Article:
Last week, City Council members shared their proposed budget amendments to prepare for this week’s intensive meeting. A KPRC Channel 2 news video reports on the difficult budgetary choices Council members were going to have to make at the next meeting.
On Wednesday, Mayor Annise Parker met with City Council members to review and discuss the ninety-two proposed amendments for the FY2011 budget. Spending cuts included a reduction in library hours and “charging retired employees more for health care expenses,” reported the Chronicle.
Several amendments also garnered a bit of controversy, including the proposal to end the $70 monthly stipend to bilingual employees and another proposing an additional two percent cut to City Council’s budget.
In regard to cutting the City Council budget, the Chronicle reported,
City Councilman Al Hoang and others backed an effort to apply the same 2 percent budget cuts required of many city departments for fiscal 2011 to council members, who have been allocated $392,222 in the coming year to pay staff and take care of other expenses.
The proposal, which would have required a cut of nearly $8,000 per council office, was rejected by 11 council members. Only Hoang, Councilman Stephen Costello and Councilwoman Anne Clutterbuck voted for the measure. The cut would have saved an estimated $110,000.
“I think it’s disingenuous to ask departments to cut their budgets, and not cut our own,” Hoang said in a statement. “We were elected to lead by example, not by decree.”
Councilwoman Jolanda Jones opposed the cuts, saying that council member budgets are used almost exclusively to pay the salaries and health care costs of staffers and should not be compared to departments that can cut spending on equipment or freeze hiring to reach budget targets.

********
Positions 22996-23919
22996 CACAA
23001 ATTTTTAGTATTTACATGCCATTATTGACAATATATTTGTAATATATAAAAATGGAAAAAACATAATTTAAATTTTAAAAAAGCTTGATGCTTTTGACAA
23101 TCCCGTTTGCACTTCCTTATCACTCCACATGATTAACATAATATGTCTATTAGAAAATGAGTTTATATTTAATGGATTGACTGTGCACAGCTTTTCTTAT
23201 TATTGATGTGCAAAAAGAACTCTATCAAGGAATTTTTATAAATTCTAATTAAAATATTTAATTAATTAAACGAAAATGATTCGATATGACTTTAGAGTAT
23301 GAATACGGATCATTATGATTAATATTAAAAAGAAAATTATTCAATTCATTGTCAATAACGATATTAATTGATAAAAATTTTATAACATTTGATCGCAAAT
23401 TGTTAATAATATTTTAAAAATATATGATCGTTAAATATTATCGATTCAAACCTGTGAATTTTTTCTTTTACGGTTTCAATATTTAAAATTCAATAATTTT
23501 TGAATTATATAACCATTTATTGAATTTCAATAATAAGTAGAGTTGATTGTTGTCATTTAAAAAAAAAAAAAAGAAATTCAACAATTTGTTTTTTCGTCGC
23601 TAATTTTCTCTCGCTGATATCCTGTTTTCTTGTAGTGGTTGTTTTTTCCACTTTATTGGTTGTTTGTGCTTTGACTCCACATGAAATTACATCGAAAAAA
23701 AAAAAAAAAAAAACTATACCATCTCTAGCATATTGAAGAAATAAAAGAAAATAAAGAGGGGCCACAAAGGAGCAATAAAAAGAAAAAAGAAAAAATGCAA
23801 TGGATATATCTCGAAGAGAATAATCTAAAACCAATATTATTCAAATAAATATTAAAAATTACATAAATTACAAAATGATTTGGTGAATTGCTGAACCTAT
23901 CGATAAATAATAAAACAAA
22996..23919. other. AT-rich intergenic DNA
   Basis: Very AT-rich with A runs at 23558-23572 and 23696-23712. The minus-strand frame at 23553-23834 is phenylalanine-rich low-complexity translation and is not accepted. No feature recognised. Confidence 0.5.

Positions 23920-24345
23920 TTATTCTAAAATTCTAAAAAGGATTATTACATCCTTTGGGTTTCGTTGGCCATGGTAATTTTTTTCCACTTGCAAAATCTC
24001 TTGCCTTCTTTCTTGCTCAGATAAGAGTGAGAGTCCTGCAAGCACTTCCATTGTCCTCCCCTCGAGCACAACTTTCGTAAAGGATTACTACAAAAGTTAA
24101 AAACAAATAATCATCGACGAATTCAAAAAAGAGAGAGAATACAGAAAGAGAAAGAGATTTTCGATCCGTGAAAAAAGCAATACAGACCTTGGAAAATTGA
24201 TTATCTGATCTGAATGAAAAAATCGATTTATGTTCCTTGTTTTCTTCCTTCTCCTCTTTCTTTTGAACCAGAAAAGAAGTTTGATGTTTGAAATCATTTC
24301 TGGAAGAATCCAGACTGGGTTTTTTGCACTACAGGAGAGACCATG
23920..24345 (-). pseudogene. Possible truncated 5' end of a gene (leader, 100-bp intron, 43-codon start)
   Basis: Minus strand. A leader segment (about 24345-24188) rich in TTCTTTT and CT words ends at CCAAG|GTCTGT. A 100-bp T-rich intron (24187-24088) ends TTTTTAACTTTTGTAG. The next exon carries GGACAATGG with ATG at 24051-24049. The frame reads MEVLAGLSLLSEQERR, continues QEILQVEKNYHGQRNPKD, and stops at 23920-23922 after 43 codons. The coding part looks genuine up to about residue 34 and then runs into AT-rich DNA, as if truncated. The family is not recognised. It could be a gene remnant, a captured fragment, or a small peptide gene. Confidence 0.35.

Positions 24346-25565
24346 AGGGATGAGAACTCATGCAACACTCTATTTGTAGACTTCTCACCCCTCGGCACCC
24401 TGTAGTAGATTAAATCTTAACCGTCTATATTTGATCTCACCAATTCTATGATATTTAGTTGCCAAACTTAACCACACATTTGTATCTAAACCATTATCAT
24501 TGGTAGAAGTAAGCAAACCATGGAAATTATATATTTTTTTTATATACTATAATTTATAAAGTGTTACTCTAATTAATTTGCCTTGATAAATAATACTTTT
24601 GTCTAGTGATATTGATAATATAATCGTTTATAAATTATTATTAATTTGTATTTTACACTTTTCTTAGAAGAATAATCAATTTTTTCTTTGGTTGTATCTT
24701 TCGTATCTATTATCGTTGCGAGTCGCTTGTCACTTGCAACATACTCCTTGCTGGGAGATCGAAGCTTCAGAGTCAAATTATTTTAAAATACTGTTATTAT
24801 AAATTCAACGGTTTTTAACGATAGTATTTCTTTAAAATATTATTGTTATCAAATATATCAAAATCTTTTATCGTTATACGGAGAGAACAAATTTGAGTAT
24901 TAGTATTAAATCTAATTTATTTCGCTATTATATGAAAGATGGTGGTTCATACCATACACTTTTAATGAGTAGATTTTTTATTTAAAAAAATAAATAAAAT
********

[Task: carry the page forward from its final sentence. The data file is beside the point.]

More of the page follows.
She called the proposal an example of “form over substance.”
“If someone calls my office and I don’t have staff or resources to help them solve their problem, they’re going to be mad at me. …They’re going to be mad at the city,” she said.
Councilwoman Clutterbuck ultimately withdrew the proposal to cut the monthly bilingual employee stipend, as Mayor Parker said the program will be reviewed at a later time.
Many of the proposed amendments mirrored one another, having been submitted by different Council members. As a result, these were brought to the table simultaneously in order to save time. Council members withdrew any superfluous amendments in favor of the primary amendment at hand. Ultimately, over half of the amendments were withdrawn.
A breakdown of the results from the Council meeting follows:
Withdrawn: twenty-six amendments
Tabled: twenty-four amendments
Tabled and Referred to a Committee: seventeen amendments
Passed as substituted or amended: eleven amendments
Passed: nine amendments
Failed: five amendments
Mayor Parker’s $4.1 billion budget closed a $140 million shortfall through a combination of new fees, spending cuts and reserve funds (including the $20 million rainy day fund) while keeping the property tax the same as the previous year. Also, the Council tentatively agreed to accept the budget’s unspecified $22 million in savings meant to occur in FY2011 through “new efficiencies.”
After having spent over seven hours reviewing and voting on each amendment, City Council members voted to unanimously pass the final budget. According to the Chronicle, Councilwoman Clutterbuck, the chair of the Budget and Fiscal Affairs Committee, said “Parker and council members should feel proud of a budget ‘that is balanced in these very difficult financial times.’ She added that the budget continues to ‘deliver outstanding services to the citizens of Houston…and honors and respects the outstanding city of Houston employees that help us do that job every day.”
Related COH Budget stories:
(Photo Credit: eschipul)
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